The 4 Best Fireproof Document Safes of 2022 | Reviews by Wirecutter

2022-04-26 08:02:28 By : Ms. Apple Ji

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After a new round of research, there are no new safes that meet our criteria. If the Honeywell safes we recommend go out of stock or jump in price, consider the options in Other good fireproof safes.

A fireproof safe is the kind of thing you buy hoping its capabilities are never put to the test. But if the time comes, chances are, the safe will be worth far more than you paid. We’ve tested more than a dozen safes over the years, even burning five of them in a controlled fire, and we’re sure Honeywell’s 1114 Lightweight Fire and Waterproof Chest is the best document safe you can get for your home or office. It’s independently rated to last longer in higher-temperature fires than other safes of its size, and it will keep its contents dry longer when submerged in water. That means it has the greatest potential among document safes we’ve seen to keep your stuff—including irreplaceable documents, photos, and essentials like passports and birth certificates—secure.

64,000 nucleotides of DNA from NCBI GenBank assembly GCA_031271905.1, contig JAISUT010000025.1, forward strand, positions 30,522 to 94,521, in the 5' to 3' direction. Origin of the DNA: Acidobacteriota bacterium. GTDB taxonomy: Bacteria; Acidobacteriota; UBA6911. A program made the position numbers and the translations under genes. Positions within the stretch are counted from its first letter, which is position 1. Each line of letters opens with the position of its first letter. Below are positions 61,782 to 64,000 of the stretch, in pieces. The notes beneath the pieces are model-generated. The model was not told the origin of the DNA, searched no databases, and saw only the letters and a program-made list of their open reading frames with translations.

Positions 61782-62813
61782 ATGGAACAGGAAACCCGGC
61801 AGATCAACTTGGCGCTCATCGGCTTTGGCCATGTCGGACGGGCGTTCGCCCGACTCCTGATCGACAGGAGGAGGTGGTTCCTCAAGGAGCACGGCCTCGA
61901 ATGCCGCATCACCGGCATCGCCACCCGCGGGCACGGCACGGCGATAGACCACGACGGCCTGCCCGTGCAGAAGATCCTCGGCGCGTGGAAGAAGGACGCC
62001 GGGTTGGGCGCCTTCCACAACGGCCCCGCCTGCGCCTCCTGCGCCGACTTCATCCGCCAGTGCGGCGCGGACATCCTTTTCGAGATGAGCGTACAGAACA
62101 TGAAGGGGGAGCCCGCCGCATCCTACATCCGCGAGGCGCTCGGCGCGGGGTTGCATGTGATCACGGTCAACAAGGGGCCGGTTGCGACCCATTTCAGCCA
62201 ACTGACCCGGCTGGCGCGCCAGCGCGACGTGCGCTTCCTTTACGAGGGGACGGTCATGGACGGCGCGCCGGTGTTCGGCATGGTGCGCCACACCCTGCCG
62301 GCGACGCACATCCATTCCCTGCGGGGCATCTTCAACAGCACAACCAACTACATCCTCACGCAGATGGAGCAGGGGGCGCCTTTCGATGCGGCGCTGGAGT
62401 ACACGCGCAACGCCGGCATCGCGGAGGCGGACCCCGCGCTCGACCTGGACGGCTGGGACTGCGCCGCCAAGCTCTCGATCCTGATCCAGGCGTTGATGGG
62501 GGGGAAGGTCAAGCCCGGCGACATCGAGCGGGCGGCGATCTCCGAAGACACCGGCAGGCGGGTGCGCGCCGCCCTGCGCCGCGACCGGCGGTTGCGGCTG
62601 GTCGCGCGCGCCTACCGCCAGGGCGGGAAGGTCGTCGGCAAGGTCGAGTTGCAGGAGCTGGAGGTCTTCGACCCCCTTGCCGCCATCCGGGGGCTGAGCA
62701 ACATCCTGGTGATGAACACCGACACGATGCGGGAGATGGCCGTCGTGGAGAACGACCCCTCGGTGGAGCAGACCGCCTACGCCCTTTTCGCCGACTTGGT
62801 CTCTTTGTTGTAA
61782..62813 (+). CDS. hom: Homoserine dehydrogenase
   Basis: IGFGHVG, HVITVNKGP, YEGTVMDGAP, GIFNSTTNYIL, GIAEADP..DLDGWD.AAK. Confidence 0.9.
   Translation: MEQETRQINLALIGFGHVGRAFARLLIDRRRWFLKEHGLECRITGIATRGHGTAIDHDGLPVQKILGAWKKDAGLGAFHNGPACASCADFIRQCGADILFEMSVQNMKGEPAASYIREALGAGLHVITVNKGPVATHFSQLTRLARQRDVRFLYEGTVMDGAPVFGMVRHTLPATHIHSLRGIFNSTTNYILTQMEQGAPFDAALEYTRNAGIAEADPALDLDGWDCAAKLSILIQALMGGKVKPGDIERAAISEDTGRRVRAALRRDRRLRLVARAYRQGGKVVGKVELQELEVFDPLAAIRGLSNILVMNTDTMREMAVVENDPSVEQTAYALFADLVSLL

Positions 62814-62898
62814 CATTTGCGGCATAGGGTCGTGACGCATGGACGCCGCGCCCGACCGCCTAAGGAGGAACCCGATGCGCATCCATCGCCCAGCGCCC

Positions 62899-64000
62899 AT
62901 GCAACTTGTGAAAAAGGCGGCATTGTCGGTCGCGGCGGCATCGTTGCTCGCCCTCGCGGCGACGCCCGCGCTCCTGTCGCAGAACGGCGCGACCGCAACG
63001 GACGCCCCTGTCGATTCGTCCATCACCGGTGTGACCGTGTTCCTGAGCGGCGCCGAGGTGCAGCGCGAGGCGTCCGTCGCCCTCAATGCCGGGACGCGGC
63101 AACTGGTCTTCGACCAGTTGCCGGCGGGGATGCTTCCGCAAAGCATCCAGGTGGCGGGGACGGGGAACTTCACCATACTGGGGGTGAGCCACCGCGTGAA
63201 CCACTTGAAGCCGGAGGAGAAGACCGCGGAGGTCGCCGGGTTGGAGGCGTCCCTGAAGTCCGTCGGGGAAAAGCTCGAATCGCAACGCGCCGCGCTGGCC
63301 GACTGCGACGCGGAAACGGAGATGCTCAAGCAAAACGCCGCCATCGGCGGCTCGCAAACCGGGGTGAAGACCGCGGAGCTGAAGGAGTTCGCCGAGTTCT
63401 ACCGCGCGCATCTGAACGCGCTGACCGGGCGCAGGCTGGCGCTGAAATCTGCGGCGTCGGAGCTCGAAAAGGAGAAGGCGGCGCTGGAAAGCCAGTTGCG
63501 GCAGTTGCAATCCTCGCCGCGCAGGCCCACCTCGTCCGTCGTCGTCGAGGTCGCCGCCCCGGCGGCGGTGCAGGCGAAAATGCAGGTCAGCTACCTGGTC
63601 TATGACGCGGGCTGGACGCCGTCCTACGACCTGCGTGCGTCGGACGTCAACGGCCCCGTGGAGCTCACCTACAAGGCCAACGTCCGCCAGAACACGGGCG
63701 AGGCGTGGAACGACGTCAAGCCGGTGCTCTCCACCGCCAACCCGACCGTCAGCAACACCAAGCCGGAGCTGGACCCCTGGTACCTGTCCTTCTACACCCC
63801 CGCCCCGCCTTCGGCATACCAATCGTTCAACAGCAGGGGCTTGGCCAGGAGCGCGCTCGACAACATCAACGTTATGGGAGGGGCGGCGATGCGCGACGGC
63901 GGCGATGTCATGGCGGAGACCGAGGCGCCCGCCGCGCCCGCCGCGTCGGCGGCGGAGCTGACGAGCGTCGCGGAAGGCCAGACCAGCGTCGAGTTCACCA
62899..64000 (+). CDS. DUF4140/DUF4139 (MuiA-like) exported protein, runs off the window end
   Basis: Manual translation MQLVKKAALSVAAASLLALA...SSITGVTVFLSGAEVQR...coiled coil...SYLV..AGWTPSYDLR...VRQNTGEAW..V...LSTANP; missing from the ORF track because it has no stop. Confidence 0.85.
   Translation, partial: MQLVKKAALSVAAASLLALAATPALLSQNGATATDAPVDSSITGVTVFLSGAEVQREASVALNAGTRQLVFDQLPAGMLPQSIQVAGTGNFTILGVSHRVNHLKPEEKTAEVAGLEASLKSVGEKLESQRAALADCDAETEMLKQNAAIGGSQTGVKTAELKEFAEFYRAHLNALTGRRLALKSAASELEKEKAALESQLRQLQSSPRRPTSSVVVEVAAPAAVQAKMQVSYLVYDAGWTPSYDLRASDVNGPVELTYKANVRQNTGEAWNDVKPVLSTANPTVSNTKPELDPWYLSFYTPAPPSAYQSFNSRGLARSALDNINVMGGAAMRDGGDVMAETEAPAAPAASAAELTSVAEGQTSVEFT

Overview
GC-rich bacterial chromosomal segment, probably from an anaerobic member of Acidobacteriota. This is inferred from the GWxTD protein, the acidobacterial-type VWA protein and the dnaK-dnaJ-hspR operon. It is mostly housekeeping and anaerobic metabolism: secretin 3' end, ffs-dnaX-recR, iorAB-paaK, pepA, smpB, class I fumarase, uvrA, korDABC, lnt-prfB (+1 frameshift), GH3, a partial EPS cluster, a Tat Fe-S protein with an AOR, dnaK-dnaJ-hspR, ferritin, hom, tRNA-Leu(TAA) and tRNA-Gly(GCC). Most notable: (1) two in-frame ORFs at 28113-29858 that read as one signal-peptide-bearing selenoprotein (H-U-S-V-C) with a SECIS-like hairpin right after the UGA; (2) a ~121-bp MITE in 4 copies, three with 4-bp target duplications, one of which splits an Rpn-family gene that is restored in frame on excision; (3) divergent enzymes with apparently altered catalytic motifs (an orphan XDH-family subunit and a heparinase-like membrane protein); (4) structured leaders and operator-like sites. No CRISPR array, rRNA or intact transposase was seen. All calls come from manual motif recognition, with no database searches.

It’s important to note that although there are safes that offer a greater degree of fire protection, they aren’t designed specifically for documents as our picks are, and they have other disadvantages. For starters, they cost at least three times as much as our top pick (and often several times more), and they weigh so much (at least 100 pounds) that they’re difficult to move once in place. Plus, according to a fire expert we spoke to, their two-hour-plus protection ratings offer diminishing returns since most house fires are out within about an hour.

The 1114 is certified to withstand high-temperature fires for twice as long as the competition, but it weighs 42 pounds and has the footprint of a mini fridge.

*At the time of publishing, the price was $120.

The Honeywell 1114 Lightweight Fire and Waterproof Chest is independently verified by the safety organization Intertek to keep personal items safe during a fire for up to an hour—twice as long as the competition—in conditions as hot as 1,700 °F. A house fire can peak at about 2,000 °F, but this kind of heat occurs at the highest points in your home, namely the attic or at least the ceiling. It’ll be cooler down near the floor, where you keep your safe. Honeywell also says the safe will keep spray and flood water out for 100 hours. It’s large enough to hold both letter- and legal-size sheets of paper without your having to fold them. The additional protection makes the 1114 noticeably larger and heavier than other safes of similar capacities—it weighs 42 pounds and takes up the same amount of floor space as a mini fridge. But we think the price and size are worth tolerating because this safe gives your stuff a greater chance of surviving a disaster.

Measurements: 20 by 17.2 by 7.3 inches (WDH) Weight: 42 pounds Intertek ETL fireproof rating: one hour at 1,700 °F

This model is the most affordable safe of its size, and it’s rated to last as long in a fire as anything else in its price range.